But the real story of the Class of 2019 is the story of building ourselves from the ground up. The ground that we started on and the paths we took are all slightly different, but we all ended up here today in caps and gowns, ready to shake Dr. Ford’s hand and receive our diplomas. In a few minutes, you will hear our names called to walk across the stage. One name you will hear is:

Eddie Saydee.­ Eddie’s family immigrated to this country from Liberia. He started at a public school called Prep Charter, transferred here for a better opportunity for himself and his family, and set school records on the football field. And now, Eddie has accepted a full scholarship to Temple University to play football there.

You’ll also hear the name: Brendan Thomas. When Brendan started high school here, many did not think he was going to make it through Penn Charter. But he kept working and became a great athlete and is going to Widener University for nursing and to play football.

Ally Paul came to Penn Charter in sixth grade, lost her dad on her journey here at Penn Charter, left here in 11th grade, and came back to graduate as a senior. She will go to Widener University and play soccer there.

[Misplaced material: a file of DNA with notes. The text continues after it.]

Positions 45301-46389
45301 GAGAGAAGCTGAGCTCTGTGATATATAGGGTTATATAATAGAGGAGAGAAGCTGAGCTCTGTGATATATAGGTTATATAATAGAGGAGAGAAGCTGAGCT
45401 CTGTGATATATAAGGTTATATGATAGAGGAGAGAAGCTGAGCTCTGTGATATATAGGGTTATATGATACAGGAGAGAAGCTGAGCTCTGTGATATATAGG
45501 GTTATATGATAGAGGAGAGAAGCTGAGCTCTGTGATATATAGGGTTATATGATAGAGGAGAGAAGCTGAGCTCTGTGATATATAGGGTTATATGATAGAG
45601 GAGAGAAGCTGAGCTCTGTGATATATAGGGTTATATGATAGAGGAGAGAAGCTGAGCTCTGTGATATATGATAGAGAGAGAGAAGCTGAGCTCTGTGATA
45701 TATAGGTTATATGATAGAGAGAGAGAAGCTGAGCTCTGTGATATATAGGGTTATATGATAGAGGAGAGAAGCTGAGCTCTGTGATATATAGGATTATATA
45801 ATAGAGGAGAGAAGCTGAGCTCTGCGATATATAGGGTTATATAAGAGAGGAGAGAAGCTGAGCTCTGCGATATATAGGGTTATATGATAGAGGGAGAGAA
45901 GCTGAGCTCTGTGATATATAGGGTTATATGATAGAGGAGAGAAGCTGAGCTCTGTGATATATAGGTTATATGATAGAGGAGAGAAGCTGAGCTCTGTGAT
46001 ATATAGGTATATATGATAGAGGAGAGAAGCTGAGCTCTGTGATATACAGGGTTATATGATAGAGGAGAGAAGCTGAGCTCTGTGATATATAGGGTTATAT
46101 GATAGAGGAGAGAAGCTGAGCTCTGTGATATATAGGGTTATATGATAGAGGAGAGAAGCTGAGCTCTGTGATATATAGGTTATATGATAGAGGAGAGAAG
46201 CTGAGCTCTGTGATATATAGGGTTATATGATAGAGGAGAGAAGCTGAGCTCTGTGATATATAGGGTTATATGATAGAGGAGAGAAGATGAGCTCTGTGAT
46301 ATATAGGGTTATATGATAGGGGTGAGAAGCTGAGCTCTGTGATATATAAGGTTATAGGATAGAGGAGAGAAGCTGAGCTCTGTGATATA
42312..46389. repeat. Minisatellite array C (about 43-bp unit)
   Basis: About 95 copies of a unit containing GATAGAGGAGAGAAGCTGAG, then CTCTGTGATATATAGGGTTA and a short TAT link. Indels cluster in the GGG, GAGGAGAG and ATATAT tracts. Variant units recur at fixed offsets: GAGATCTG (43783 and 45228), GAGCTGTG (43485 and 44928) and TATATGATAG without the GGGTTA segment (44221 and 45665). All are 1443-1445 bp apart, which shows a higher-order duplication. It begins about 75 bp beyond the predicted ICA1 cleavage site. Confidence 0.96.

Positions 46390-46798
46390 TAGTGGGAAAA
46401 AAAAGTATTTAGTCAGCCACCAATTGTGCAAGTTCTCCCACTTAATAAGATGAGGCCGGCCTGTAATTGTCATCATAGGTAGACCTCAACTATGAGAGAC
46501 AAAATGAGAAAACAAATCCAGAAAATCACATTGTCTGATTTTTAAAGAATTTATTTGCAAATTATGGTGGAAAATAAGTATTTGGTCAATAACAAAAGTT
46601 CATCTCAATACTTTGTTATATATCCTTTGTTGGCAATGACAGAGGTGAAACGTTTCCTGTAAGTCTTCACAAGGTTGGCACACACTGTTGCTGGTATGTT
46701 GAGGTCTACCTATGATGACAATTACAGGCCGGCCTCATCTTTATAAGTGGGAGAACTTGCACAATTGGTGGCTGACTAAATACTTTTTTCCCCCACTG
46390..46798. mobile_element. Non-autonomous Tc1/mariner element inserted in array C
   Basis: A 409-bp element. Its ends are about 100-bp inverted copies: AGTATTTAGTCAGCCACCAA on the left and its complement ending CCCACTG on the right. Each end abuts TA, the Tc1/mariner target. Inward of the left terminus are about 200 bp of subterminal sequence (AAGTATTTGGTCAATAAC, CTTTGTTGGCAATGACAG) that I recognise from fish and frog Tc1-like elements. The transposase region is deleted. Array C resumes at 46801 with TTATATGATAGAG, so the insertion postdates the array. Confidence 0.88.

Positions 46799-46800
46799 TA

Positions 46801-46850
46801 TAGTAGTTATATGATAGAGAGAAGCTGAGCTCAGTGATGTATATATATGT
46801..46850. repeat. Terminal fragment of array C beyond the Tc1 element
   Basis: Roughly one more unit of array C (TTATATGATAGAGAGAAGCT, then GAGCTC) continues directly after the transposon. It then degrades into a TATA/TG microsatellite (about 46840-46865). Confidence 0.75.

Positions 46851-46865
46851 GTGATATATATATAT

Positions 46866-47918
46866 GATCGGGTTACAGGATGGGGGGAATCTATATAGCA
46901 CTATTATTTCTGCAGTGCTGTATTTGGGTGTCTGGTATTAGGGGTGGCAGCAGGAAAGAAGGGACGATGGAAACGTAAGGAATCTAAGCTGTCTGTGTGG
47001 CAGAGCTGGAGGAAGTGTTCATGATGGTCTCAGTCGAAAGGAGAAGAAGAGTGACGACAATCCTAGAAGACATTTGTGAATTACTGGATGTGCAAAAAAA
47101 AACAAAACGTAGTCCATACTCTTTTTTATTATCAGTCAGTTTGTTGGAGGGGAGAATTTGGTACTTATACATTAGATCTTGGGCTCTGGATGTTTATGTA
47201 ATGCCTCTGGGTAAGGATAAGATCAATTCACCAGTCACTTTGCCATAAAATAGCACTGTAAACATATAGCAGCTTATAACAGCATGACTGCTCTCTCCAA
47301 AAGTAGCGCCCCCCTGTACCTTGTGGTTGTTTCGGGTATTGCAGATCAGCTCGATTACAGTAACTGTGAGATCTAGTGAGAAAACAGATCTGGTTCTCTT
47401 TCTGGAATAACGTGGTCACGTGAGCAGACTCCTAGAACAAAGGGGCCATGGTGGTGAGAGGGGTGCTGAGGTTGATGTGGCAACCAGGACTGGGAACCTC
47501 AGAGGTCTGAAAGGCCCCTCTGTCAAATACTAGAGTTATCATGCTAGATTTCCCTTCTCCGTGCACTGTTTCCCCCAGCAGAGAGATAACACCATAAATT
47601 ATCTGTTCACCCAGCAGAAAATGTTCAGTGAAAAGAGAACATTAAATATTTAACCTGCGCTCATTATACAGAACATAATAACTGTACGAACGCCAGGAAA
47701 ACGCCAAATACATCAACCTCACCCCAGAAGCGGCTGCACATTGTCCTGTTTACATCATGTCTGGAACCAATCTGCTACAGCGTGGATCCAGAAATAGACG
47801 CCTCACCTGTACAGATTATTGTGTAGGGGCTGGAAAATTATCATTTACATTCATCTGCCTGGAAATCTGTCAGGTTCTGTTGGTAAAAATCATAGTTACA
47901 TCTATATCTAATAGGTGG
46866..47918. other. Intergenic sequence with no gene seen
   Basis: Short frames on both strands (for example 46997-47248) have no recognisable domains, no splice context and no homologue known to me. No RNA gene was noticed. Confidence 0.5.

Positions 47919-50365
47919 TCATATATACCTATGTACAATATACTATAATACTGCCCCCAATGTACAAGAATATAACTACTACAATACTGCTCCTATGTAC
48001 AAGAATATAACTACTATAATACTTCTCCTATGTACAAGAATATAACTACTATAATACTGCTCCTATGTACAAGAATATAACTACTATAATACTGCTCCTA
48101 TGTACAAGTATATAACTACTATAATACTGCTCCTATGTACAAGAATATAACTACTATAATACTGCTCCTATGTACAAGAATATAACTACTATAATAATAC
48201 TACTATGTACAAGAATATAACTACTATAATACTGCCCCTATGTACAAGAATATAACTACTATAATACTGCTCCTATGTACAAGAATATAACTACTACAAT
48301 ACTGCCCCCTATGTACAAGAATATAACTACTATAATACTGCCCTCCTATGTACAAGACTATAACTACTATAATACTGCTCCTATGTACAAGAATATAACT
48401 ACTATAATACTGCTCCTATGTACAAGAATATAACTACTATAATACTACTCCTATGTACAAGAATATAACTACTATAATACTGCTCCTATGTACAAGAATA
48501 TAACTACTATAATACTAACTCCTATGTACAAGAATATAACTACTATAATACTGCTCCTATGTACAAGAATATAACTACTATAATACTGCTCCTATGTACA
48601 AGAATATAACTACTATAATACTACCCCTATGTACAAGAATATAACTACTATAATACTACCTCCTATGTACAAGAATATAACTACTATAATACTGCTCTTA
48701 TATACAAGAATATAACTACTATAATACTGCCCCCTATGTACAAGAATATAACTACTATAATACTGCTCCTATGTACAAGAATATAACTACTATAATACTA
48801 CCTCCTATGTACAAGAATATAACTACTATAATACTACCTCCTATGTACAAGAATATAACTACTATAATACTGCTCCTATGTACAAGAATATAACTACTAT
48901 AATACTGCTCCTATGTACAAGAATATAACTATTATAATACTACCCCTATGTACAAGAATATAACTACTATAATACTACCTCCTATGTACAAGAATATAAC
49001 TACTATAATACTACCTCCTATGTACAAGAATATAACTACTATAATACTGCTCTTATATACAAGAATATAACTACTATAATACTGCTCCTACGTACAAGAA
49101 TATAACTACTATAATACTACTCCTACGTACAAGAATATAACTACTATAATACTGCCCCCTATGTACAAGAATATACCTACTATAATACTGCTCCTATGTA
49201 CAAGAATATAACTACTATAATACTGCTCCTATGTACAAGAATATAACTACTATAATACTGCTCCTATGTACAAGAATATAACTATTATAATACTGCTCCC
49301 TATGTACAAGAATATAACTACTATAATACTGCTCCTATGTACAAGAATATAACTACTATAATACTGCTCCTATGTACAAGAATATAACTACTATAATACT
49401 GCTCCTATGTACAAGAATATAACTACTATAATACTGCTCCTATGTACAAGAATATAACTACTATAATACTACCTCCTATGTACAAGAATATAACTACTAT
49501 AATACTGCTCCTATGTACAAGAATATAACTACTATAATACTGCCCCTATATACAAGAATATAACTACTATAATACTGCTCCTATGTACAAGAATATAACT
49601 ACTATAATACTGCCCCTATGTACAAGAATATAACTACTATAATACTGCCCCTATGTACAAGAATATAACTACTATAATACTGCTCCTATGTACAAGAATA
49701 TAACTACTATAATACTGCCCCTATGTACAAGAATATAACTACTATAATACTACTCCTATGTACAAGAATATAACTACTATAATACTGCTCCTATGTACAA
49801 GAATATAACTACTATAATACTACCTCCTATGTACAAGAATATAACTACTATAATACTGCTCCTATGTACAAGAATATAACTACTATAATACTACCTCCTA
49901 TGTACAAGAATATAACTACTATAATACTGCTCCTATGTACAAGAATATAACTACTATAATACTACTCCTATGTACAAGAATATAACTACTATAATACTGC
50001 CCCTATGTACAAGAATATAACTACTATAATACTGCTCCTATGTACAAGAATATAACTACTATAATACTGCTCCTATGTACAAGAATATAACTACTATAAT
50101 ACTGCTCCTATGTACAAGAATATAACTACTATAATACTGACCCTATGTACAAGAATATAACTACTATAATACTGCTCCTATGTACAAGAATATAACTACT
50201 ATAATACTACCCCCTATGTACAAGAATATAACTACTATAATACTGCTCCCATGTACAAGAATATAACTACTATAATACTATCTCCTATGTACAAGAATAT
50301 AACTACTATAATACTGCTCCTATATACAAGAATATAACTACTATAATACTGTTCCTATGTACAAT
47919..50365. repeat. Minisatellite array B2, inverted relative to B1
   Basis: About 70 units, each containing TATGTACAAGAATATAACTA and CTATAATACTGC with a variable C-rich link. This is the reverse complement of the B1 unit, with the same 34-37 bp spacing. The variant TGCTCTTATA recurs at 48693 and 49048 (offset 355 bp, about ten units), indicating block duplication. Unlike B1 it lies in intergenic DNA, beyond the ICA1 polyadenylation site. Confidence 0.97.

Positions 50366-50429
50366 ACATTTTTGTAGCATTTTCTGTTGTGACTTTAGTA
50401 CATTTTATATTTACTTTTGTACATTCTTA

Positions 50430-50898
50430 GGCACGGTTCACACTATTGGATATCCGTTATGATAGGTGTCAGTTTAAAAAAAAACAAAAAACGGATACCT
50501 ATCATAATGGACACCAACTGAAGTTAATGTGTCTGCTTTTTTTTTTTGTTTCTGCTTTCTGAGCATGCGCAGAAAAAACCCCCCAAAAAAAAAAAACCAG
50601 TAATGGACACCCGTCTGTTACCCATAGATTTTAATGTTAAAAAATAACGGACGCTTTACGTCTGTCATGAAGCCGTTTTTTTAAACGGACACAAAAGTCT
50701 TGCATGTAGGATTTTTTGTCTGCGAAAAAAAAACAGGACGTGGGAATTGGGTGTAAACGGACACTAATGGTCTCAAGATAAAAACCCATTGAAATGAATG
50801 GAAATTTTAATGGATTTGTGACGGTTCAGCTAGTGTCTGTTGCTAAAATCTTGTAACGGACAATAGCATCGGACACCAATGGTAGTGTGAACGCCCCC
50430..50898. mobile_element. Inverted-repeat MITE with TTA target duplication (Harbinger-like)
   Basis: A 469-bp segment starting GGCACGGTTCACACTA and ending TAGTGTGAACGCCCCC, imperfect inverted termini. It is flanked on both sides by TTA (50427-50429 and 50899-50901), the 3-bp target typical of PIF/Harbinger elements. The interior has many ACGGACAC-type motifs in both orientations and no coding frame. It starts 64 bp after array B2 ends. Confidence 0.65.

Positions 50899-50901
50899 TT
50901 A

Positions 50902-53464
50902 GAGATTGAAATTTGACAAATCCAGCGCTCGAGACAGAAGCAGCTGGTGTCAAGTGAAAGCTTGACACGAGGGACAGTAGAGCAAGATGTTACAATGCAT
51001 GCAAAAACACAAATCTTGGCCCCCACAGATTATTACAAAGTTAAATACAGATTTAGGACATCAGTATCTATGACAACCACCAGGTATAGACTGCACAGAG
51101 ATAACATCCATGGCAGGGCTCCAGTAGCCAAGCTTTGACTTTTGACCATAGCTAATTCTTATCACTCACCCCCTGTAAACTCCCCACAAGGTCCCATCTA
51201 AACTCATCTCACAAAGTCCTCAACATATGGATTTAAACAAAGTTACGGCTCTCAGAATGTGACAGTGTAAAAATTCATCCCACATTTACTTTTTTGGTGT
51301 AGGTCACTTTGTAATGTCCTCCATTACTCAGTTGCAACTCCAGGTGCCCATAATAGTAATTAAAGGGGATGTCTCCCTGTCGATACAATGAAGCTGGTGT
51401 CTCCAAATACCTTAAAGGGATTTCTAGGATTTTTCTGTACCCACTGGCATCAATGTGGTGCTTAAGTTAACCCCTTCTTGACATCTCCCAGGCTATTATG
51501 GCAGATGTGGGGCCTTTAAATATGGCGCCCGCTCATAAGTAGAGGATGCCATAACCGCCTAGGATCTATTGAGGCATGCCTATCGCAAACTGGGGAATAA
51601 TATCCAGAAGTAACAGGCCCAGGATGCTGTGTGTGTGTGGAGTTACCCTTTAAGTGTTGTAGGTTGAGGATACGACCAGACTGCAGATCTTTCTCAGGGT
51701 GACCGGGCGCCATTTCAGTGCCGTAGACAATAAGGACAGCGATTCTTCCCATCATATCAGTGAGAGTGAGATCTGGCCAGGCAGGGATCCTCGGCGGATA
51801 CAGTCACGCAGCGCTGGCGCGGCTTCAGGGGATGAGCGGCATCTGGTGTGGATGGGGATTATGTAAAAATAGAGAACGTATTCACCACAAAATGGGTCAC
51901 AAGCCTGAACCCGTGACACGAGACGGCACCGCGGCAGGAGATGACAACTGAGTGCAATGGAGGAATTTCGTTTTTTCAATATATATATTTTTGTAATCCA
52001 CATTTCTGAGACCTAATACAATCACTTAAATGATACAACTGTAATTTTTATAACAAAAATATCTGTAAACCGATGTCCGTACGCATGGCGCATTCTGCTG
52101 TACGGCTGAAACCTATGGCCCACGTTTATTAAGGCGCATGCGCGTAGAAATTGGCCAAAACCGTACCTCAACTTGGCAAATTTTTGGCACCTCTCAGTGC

Wayne Derkotch was unsure if he wanted to join the military after Penn Charter. While here, he participated in many veteran programs to support soldiers. His time and performance at Penn Charter changed his view of life after high school, and he will attend King’s College where he will wrestle.

Brie Hill ­battled health issues throughout her time at Penn Charter, never complained, and kept her head high as she worked to graduate from our school.

Although we learn a lot from our teachers and parents, we truly learn the most about ourselves from each other. Putting all of these different people in one small school means that there will be some difficult moments as we figure out who we are, both as individuals and as a class. Everyone makes mistakes in the classroom, at home, on the sports fields. But the important part is to not get caught up in the mistake you made, but use the lessons you learned to grow as a person.

I came to Penn Charter five years ago as a shy kid from the Northeast who barely said a word to anyone. Three years ago, I was laying face down on that goal line in failure. But today I am standing here speaking on behalf of myself and my classmates. All of us share a story;­ the details are different, but the beginning and end are the same.

We all came from different worlds, we’ve all been knocked down at some point on our journey, but we all got back up. In a few moments, our journey at Penn Charter will officially come to an end, and a new journey will begin. The details of our next journey will be different, but the arc will be the same: we will begin from the ground, get knocked down at some point, and be challenged to get back up and continue learning and growing. Because of Penn Charter, we’ll be ready.

Thank you and congratulations to the Class of 2019!